Purple Level

Lesson Three — extended practice with idioms


put / put / put / putting

The verb "put" is frequently used with prepositions to form idioms.

put away = save money

We’re putting some money away for our retirement.


put (it) away = eat a lot of food.

Bobby can really put it away. Look at how many sandwiches he ate.


put back = to return something to the place where it once was.

Kendra was interested in buying the vase she saw in the shop, but when she saw how expensive it was, she put it back.


put back = to drink alcohol.

After work on Friday, Ed and some of his buddies put back a few glasses of beer at a local tavern before going to a baseball game.


put behind = to try to forget something; to move forward after a bad experience.

Carla was in a terrible accident last year and lost one of her arms, but now she’s trying to put that all behind her.


put down = to insult; to say something mean about a person.

It’s not a good idea for a teacher to put down a student in front of the class.


put money down = to leave a deposit of money in order to get something you want. (Often a buyer puts five, ten, or twenty percent down on a big purchase such as a house or a car.)

They put $3000 down on a new car. They’ll finance the rest.


put (one’s) finger on = to identify something; to remember.

I know her from somewhere, but I can quite put my finger on it.


put in = to contribute time, money, effort.

After putting in eleven hours at work, Jose took the bus home and went to sleep.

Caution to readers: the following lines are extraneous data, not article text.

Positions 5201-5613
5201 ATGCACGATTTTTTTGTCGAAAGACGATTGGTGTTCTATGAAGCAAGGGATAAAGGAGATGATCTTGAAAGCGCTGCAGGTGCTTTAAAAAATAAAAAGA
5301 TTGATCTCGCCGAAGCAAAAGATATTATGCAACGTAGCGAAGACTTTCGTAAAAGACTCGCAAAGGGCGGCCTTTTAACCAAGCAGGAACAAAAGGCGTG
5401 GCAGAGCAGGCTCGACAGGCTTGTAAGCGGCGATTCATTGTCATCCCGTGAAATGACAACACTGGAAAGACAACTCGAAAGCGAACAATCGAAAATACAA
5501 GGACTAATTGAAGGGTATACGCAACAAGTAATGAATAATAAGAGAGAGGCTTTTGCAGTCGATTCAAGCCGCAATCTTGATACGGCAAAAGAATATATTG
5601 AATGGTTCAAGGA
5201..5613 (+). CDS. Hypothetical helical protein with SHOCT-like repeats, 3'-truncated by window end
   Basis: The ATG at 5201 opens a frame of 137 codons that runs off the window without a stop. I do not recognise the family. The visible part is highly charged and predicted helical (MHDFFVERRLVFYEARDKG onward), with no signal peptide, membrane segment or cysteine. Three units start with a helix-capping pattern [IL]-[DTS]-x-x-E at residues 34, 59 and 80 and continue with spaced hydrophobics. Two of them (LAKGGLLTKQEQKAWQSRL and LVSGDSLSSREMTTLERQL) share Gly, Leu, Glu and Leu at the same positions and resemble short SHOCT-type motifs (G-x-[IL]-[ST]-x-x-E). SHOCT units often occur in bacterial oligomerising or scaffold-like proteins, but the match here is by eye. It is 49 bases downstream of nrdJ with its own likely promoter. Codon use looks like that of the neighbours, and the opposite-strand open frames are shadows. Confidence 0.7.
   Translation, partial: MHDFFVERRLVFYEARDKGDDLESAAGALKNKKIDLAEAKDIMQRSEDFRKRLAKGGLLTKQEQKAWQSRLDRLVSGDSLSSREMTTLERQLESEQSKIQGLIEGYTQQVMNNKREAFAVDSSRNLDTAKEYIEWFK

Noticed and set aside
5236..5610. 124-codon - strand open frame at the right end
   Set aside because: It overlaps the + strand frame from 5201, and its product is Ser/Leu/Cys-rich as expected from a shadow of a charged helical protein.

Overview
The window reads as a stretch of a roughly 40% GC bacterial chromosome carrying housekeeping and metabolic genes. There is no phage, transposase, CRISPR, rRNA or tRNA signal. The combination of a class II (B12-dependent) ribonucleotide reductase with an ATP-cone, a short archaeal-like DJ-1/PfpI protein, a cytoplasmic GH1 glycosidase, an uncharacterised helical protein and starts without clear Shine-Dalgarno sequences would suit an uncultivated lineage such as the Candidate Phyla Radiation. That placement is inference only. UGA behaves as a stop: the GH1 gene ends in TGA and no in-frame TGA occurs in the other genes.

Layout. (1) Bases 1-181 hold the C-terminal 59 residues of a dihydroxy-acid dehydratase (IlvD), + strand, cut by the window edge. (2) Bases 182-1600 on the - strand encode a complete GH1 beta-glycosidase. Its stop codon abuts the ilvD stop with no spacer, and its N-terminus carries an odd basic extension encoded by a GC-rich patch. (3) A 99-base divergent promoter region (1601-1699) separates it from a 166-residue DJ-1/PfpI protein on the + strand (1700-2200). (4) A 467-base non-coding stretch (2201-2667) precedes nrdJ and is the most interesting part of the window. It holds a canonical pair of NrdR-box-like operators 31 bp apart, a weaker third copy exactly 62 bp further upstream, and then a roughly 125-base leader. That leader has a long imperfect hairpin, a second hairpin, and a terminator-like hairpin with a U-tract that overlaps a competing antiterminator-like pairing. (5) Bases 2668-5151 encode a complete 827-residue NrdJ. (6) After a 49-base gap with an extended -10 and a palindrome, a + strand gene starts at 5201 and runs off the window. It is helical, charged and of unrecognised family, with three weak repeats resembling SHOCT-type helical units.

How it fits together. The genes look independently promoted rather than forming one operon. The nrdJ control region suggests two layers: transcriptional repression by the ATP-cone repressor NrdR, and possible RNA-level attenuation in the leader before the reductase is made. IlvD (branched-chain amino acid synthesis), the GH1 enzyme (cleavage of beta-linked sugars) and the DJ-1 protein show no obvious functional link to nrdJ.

Everyone put in a little bit of money to buy a retirement gift for Marion.


put in (one’s) two cents = to express an opinion; to say what one thinks.

Do you mind if I put in my two cents? I think you should keep the job you have instead of looking for a new one.


put on the line = to take a large risks with money, reputation, power.

He put his reputation on the line when he agreed to hire a good friend for an important position in the company.


put out = produce; to manufacture in large numbers.

Toyota is putting out a lot of well-made cars that Americans like to buy.

The company can’t put out its product fast enough to meet the demands of consumers.


put one over on = to fool someone; to trick.

He won two million dollars in the lottery? Are you trying to put one over on me by telling me he won two million dollars?


put through = to send someone to school, usually tuition-based private schools, universities, and colleges.

It’s not easy to put three kids through college all at the same time.


put up = provide lodging; to allow someone to stay in your home for a night or more.

Hey, I’ll be in town next weekend. Do you think you could put me up for a few nights?

Thanks for putting me up.


put up with = to tolerate; to ignore a problem.

How does Yvonne put up with her neighbors? They’re so noisy!

Now try this exercise.

The answers to the exercise are below.

Go back to Lesson Three

Answers: 1. through; 2. behind; 3. out; 4. up; 5. over; 6. down; 7. on; 8. in; 9. away; 10. back; 11. up; 12. behind; 13. down; 14. over; 15. away